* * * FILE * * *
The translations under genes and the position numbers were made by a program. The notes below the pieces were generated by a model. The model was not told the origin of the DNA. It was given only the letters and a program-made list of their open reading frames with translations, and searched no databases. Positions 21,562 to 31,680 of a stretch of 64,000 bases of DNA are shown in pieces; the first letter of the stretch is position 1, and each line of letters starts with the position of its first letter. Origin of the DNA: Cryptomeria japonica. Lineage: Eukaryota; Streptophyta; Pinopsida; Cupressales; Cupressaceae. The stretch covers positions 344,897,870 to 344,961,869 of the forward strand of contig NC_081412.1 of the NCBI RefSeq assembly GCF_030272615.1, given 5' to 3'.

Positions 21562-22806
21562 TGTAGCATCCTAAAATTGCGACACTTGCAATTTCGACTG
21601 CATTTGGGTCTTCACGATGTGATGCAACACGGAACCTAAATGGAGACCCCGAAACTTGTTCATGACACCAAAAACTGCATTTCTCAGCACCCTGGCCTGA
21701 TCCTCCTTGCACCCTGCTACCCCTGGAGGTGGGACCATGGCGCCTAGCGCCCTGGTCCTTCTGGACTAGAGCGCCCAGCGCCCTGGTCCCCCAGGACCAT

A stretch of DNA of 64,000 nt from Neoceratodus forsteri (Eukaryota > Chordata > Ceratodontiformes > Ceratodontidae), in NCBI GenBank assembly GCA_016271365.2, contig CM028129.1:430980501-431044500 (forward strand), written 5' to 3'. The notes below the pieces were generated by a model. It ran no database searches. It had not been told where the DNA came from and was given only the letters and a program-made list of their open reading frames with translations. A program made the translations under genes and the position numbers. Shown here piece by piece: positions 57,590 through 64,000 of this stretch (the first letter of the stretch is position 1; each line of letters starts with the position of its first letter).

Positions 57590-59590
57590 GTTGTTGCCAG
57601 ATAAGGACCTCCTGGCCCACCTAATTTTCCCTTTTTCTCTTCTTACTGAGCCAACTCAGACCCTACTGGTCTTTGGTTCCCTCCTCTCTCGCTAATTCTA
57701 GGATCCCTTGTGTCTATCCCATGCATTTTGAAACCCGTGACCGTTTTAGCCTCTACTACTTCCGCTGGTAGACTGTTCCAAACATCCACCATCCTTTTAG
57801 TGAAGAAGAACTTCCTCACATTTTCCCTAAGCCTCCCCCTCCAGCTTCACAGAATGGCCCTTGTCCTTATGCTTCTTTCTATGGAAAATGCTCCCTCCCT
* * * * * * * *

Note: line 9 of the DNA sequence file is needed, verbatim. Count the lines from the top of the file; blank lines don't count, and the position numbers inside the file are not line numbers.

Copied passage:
57601 ATAAGGACCTCCTGGCCCACCTAATTTTCCCTTTTTCTCTTCTTACTGAGCCAACTCAGACCCTACTGGTCTTTGGTTCCCTCCTCTCTCGCTAATTCTA